For some extraordinary people, the pursuit of scientific knowledge, and the thirst for adventure are worth putting their lives at risk.
Introduction by Erling Kagge
We are all born explorers. You, me and everybody else. When I look at my three daughters they are wondering what’s hidden behind the next hill. They climbed chairs, stairs and other stuff before they learned how to walk. My challenge as a father is to make sure they do not stop wondering. Because to be an explorer is not something you become, it is something you are when you are born. Nobody starts to climb, or to wonder what’s hidden deep in the oceans; it is a natural state of mind. But if you are not very careful in your daily life you will quit early on. Years of school, parents’ expectations and society’s demands slowly grind your original spirit apart and you eventually start to behave in a civilized way.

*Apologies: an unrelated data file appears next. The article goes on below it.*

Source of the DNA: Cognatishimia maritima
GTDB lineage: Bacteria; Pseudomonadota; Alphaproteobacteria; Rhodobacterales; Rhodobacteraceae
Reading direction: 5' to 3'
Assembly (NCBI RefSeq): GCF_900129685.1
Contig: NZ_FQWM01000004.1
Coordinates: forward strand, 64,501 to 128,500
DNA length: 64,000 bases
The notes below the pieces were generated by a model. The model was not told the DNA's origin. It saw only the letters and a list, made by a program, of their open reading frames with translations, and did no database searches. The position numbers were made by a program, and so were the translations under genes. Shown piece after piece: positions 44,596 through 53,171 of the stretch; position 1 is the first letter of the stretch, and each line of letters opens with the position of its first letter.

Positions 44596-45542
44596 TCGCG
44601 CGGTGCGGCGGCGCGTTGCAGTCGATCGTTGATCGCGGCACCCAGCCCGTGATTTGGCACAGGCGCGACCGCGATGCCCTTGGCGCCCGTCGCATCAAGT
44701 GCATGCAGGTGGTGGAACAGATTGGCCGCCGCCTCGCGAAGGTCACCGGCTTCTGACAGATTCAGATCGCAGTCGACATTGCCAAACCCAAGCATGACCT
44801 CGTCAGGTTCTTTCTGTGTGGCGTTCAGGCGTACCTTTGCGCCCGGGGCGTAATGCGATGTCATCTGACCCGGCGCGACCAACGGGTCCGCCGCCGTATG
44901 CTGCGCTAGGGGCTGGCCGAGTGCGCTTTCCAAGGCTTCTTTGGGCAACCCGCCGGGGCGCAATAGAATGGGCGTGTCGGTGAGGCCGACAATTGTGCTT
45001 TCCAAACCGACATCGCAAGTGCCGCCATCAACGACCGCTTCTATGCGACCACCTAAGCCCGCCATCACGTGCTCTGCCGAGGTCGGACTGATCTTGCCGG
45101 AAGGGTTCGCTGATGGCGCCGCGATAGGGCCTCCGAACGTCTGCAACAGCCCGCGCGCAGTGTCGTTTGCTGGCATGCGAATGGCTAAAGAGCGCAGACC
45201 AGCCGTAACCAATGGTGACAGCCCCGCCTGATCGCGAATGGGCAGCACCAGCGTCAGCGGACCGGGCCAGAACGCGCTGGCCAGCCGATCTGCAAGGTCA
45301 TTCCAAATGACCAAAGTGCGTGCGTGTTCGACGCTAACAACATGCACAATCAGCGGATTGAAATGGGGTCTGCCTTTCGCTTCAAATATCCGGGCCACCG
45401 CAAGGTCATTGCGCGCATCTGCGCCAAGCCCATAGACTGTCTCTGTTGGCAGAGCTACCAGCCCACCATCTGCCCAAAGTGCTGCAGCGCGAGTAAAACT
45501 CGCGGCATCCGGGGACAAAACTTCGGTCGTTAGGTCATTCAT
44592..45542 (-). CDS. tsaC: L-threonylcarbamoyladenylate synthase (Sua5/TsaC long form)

It can feel both unpleasant and somewhat risky to explore the world. But perhaps it’s even more risky to do nothing. What you will regret in times to come are the chances you didn’t take, the initiative you didn’t show, what you didn’t do. If you say it’s impossible and I say it’s possible, we’re probably both right.

The Laureates of the Awards for Enterprise make people wonder, and they are a very valuable reminder of the importance of keeping the spirit of exploration alive.

Erling Kagge is a polar explorer and author. He was a Rolex Awards jury member in 2006.

Glacier guardian

Published in 2009

Bernard Francou, 2000 Associate Laureate

Treading on thin ice

Published in 2005

Lonnie Dupre, 2004 Laureate

Treading on thin ice

For Arctic explorer Lonnie Dupre, global warming is not just a theory — it is a visible and immediate threat to the region that he loves passionately.

View Laureates putting their lives at risk for the environment